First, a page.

Haroun warned that private hospitals have generators, but it is impossible to ask hospitals to supply themselves with electricity 24 hours a day because “these generators are there to support the network and be a substitute for any malfunctions that occur.”
Egypt receives 2.2 mln AstraZeneca and Sinopharm vaccine doses
- The country received its first COVAX delivery of 854,000 AstraZeneca doses at the start of April
- Some 2.7 million people have registered online with the health ministry to receive a vaccine Some 2.7 million people have registered online with the health ministry to receive a vaccine
CAIRO: Egypt has received a batch of over 1.7 million AstraZeneca vaccine doses through the COVAX initiative and a separate shipment of 500,000 Sinopharm vaccine doses from China, the health ministry said on Thursday.
The country received its first COVAX delivery of 854,000 AstraZeneca doses at the start of April. It has also received several shipments of the Sinopharm vaccine, bringing the total number of vaccine doses delivered to 5 million, the health ministry said.
Egypt has an agreement for the supply of 20 million Sinopharm doses, and has been allocated 4.5 million doses of the AstraZeneca vaccine through COVAX.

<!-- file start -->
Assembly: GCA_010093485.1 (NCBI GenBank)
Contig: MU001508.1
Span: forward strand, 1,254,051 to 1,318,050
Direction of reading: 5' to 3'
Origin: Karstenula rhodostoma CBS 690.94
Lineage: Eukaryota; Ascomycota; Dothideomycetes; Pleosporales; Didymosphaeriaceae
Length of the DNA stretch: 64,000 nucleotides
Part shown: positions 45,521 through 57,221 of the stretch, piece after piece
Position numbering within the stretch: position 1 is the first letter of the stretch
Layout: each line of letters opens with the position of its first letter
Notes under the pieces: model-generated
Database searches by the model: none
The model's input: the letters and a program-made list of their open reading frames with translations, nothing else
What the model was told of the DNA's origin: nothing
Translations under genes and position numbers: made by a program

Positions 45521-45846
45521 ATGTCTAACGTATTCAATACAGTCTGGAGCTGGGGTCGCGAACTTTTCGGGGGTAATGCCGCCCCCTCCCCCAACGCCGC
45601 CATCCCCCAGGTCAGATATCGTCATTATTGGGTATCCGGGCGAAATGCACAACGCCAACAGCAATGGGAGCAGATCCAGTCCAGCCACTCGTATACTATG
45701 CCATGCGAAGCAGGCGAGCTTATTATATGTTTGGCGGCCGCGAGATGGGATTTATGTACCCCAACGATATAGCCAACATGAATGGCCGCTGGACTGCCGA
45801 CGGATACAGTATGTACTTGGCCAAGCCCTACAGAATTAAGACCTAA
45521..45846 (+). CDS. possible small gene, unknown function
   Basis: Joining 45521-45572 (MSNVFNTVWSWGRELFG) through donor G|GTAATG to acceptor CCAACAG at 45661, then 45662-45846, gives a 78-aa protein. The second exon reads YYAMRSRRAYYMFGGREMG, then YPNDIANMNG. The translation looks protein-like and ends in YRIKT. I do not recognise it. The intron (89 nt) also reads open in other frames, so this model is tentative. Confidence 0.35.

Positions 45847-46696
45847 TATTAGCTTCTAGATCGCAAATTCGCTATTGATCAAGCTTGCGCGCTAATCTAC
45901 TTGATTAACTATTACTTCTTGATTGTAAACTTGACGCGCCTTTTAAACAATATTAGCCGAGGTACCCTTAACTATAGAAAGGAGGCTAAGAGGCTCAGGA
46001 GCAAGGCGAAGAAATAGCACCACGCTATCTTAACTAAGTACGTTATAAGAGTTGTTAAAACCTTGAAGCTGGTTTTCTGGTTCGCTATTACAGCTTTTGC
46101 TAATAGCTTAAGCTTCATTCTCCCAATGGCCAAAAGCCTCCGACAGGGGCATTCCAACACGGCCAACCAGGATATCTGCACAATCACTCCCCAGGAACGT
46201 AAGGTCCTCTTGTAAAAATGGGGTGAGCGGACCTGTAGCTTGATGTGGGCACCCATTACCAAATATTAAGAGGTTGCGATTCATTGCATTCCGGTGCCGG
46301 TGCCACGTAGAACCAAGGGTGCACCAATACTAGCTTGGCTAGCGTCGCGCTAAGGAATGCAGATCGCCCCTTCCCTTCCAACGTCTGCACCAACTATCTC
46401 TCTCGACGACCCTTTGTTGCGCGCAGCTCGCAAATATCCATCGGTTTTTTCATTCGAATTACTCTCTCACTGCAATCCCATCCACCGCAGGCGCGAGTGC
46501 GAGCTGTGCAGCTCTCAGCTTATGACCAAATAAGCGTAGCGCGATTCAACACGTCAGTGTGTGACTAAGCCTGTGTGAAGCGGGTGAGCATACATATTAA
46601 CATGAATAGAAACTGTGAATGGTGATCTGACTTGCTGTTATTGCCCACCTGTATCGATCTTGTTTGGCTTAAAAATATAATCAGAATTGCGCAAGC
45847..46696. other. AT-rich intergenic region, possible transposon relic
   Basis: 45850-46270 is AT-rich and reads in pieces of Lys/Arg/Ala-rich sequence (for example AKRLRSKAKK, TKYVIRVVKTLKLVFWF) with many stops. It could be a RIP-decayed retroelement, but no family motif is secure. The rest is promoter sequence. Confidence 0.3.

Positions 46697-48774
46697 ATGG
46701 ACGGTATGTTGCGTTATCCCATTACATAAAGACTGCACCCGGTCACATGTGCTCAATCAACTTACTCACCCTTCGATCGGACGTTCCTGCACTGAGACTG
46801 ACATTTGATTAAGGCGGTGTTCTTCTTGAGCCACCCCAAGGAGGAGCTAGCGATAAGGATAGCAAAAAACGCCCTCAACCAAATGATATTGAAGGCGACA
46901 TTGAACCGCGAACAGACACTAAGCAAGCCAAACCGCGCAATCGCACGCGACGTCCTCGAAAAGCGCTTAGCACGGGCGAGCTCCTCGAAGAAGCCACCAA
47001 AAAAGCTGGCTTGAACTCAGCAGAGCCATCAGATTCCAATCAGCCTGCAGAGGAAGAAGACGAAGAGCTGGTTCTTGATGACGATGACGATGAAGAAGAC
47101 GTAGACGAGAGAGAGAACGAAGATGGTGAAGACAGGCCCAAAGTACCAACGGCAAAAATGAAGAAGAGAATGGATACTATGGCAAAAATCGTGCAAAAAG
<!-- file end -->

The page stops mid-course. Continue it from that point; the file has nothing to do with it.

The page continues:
It is preparing to produce the Sinovac and Sputnik vaccines locally.
Egypt, with a population of just over 100 million, is trying to contain a third wave of COVID-19 infections and the government has put in place some restrictive measures until May 21, shortening opening hours and banning large gatherings.
Some 2.7 million people have registered online with the health ministry to receive a vaccine. Authorities opened a mass vaccination center in Cairo this month capable of vaccinating 10,000 people per day.
Egypt had officially confirmed 240,927 coronavirus cases including 14,091 deaths as of Wednesday.